Saturday, 20 September 2014

Stuck In The Muds at Dorset

3 days after my festival camping at Henley I was trotting my way down to Dorset for yet another round of camping but this time for 10 nights.

I bid the London concrete farewell and welcomed Dorset's finest straw fields, tractors, ale, ciders and all the mud they had to offer while blowing kisses to local farmers and Gypsie boys. 









The trip was a working holiday. I love to travel and visiting different parts of England has always been on my To-Do Lists.

 I was going to visit a different city,meet new people, gain an experience I would never have the opportune to gain at home , all the while working and earning money for it.

The job was perfect for me !

I became a bartender at The Great Dorset Steam Fair serving all kinds of ale and ciders to all kinds of people. 

After a day of bar-tending I could differentiate between those who came for the 100 types of ales and ciders from the ones who came solely for the engines. Some came for both and they were my favourite.



 I skilfully poured ales ranging from Standard,Mid-Premium and Premium from metal barrels into tankards that often came with owners that would put the rest of us to shame for just downing our pints. I blushed in embarrassment as I watched in admiration at their regimental drinking etiquette.  

But don't you worry your wellies off ! I've got you covered . Here's what they did,so just follow these exact steps and you'll fit right in the barn !

1.They inhaled their drink from the tankard, going cross eyed as they did so.
2. Sipped a mouthful.
3. Held it in their mouths for about a second.(Some would swish it about like mouthwash but it depends how southern you're trying to be!)
5. Swallowed it eyes closed.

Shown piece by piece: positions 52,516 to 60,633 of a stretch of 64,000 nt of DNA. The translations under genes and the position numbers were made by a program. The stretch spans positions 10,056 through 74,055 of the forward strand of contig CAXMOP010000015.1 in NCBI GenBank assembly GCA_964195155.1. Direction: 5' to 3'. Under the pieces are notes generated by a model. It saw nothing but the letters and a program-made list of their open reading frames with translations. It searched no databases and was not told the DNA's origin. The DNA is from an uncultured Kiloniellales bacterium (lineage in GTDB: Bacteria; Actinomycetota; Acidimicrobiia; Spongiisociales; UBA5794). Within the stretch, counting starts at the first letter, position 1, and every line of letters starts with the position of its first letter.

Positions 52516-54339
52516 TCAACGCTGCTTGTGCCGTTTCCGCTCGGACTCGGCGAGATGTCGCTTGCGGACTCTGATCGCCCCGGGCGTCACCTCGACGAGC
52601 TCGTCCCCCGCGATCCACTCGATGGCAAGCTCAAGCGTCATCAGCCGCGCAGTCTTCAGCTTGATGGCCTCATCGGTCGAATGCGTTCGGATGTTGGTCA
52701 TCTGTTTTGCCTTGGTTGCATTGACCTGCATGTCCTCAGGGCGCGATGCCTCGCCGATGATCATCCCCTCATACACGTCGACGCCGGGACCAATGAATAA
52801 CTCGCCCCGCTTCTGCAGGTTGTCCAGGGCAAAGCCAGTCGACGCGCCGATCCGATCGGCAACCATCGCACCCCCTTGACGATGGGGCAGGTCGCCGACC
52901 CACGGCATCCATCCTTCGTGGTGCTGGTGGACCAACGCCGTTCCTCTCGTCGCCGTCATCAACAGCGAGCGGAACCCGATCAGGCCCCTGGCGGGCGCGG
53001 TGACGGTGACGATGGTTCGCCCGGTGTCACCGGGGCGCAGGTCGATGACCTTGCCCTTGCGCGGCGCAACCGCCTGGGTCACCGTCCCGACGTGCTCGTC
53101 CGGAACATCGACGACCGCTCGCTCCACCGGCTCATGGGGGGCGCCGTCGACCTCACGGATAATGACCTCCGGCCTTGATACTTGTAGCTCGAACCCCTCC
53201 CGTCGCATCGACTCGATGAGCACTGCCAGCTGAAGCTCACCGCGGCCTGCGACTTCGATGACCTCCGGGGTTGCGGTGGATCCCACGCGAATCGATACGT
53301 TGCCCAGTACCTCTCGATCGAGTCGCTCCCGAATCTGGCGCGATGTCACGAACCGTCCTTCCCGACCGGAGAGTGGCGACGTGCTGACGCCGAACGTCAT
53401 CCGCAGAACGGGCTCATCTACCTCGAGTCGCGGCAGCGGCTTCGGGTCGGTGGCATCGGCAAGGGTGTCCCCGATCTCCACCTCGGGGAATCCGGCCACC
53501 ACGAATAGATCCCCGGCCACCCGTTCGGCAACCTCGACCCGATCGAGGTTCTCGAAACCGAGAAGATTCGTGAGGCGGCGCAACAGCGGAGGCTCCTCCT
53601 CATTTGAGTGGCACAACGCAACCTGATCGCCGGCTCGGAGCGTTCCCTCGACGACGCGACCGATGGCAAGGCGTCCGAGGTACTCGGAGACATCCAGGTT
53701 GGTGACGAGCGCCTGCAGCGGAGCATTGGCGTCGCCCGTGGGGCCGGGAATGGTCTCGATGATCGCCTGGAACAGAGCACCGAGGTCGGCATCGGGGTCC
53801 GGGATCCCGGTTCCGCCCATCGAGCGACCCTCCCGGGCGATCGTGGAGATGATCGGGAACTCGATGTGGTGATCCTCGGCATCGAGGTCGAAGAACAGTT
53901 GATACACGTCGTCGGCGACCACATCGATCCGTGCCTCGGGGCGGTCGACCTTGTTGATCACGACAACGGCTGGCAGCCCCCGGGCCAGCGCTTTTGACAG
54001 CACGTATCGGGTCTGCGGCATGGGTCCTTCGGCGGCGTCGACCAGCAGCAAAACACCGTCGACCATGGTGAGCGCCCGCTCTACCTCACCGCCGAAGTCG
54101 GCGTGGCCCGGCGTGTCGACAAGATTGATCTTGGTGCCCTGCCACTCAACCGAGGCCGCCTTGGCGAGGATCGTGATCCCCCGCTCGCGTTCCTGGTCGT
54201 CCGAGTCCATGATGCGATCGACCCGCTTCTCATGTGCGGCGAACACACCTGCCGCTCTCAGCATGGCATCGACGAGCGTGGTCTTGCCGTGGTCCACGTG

6.Then smacked their lips together three times while licking off the last droplets of their ale before wiping their mouths and beards with the back of their hand.

Keep doing that until you're left with an empty pint and shout out -
'' Gi's a gurd big pint of ze Meekle Oleeva al ! ''

That translates to '' Give me a good big pint of the Michael Oliver ale ''. Which is what you would want to order when you come visit.

Michael Oliver was the founder of The Great Dorset Steam Fair. The fair has been showcasing vintage steam-engined trains,vehicles and other machinery since 1968.

Engineers,children,beer enthusiasts and adults flock the fields in bid to catch the steam engines in action and catch up with old friends.




When you're at the fair, it's like you've walked into a family party at a strangers home but you feel welcomed enough to out stay your welcome ! Everyone knows everyone, by one way or another. Its a community of people coming together to enjoy their love of the fair that had now become their tradition. As an outsider, I see it as a whole different culture with a history that dates back to Michael Oliver's very first opening of it.  The same people who came this year, came last year, and will come again next year. If you come often enough, you'll recognise the same faces every year.